The lack of an interaction also provides some inferential evidence indicating that the characteristics we attribute to users of these two product types are veridical. If they were not we would not expect the characteristics attributed to users of a given product type by people who do not purchase it to be reinforced by people who do purchase it.


A study was conducted in which people were asked to attribute characteristics to users of regular detergent or users of non-phosphate detergent. It was found that significantly different characteristics were attributed to users of non-phosphate detergents than to users of regular detergents. The attribution of these traits was found not to be influenced by whether or not the respondent purchases the product in question.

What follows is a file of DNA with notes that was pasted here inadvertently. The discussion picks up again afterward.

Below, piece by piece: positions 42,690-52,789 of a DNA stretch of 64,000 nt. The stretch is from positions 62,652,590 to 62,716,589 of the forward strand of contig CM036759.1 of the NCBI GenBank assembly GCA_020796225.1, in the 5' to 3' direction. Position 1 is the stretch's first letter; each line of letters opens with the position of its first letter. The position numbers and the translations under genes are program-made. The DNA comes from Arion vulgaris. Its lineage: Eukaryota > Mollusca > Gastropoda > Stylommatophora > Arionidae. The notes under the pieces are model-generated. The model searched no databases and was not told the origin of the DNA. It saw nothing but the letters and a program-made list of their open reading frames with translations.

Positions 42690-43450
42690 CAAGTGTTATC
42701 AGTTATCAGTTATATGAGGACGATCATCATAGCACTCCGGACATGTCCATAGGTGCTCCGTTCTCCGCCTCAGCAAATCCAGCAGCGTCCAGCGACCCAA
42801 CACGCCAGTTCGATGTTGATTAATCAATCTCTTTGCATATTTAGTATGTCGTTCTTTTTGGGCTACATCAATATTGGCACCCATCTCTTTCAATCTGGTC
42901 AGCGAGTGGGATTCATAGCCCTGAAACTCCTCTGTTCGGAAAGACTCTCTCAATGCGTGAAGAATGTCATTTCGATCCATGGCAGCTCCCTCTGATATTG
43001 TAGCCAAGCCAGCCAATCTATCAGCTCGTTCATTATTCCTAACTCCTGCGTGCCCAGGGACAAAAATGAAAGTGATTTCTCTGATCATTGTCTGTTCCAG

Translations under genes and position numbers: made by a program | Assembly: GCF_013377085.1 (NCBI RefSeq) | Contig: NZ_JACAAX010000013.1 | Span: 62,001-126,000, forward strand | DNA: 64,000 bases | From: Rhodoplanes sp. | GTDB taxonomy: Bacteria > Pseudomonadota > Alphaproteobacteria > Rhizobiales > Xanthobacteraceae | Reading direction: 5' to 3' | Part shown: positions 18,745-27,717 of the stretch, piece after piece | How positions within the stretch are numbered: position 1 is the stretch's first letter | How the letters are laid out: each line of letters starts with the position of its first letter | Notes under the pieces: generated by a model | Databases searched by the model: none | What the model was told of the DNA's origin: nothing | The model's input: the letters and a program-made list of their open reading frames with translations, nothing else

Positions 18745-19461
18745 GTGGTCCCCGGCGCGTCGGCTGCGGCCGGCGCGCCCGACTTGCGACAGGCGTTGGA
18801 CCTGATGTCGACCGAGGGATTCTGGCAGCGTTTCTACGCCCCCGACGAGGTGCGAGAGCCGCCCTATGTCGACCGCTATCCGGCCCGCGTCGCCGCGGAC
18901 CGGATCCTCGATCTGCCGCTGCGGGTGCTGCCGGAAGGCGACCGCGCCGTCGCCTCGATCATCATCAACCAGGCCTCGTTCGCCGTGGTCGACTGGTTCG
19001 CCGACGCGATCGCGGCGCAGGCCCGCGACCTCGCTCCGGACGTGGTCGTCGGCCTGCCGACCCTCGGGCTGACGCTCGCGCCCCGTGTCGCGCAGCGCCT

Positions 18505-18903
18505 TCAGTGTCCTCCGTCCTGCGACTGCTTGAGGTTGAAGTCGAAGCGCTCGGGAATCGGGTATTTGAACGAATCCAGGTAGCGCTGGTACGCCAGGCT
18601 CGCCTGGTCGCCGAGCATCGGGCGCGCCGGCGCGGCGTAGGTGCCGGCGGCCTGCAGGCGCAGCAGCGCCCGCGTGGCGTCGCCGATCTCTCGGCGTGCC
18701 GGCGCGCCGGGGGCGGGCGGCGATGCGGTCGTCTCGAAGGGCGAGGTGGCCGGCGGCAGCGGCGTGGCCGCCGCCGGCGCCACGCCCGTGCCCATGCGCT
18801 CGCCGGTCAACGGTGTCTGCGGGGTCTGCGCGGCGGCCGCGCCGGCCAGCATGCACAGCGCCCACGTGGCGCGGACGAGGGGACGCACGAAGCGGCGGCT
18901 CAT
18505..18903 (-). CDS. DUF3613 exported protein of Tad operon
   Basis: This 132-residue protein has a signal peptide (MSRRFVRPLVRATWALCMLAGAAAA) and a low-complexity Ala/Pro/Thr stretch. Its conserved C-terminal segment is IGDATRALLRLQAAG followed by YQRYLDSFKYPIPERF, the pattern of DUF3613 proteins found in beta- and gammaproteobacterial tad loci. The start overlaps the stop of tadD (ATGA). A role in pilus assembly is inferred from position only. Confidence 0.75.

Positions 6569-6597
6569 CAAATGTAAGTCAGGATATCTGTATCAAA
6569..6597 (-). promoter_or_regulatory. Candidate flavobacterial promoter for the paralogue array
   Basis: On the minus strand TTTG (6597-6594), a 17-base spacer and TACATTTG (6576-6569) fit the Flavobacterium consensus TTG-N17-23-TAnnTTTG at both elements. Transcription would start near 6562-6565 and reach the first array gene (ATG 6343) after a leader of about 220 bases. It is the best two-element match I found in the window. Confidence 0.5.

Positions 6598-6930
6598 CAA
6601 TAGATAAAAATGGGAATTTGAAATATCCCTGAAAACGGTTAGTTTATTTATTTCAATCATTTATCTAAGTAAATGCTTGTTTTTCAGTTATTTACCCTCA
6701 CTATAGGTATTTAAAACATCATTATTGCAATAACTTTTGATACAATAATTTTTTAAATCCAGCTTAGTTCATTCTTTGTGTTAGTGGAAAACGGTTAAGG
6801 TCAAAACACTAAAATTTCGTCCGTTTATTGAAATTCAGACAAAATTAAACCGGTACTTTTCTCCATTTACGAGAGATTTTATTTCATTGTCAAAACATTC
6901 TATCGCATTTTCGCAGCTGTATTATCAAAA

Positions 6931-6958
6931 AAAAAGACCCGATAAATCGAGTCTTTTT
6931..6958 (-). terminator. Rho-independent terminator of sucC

Calder, B. J. & Burnkrant, R. E. Attribution Theory and Consumer Behavior. In Final Preparation. Urbana-Champaign, Illinois.

Champaign-Urbana City Directory. Loveland, Colorado: The Johnson Publishing Company, 1972.

Jones, E. E. & Davis, R. E. From Acts to Dispositions. In L. Berkowitz' (ed.), Advances in Experimental Social Psychology, Volume 2. New York: Academic Press, 1965.

Jones, E. E. & Harris, V. A. The Attribution of Attitudes. Journal of Experimental Social Psychology, 1967, 3, pp. 1-24.

Kelley, Harold H. Attribution Theory in Social Psychology. In David Levine (ed.), Nebraska Symposium on Motivation. Lincoln, Nebraska: University of Nebraska Press, 1967, pp. 192-238.

Settle, Robert B. Attribution Theory and Acceptance of Information. Journal of Marketing Research, 1972, 9, pp. 85-88.

Settle, Robert B., Faricy, J. H. & Warren, G. T. Consumer Information Processing: Attributing Effects to Causes. Proceedings: 2nd Annual Conference. Association for Consumer Research. 1971.



Robert E. Burnkrant, Illinois State University


SV - Proceedings of the Third Annual Conference of the Association for Consumer Research | 1972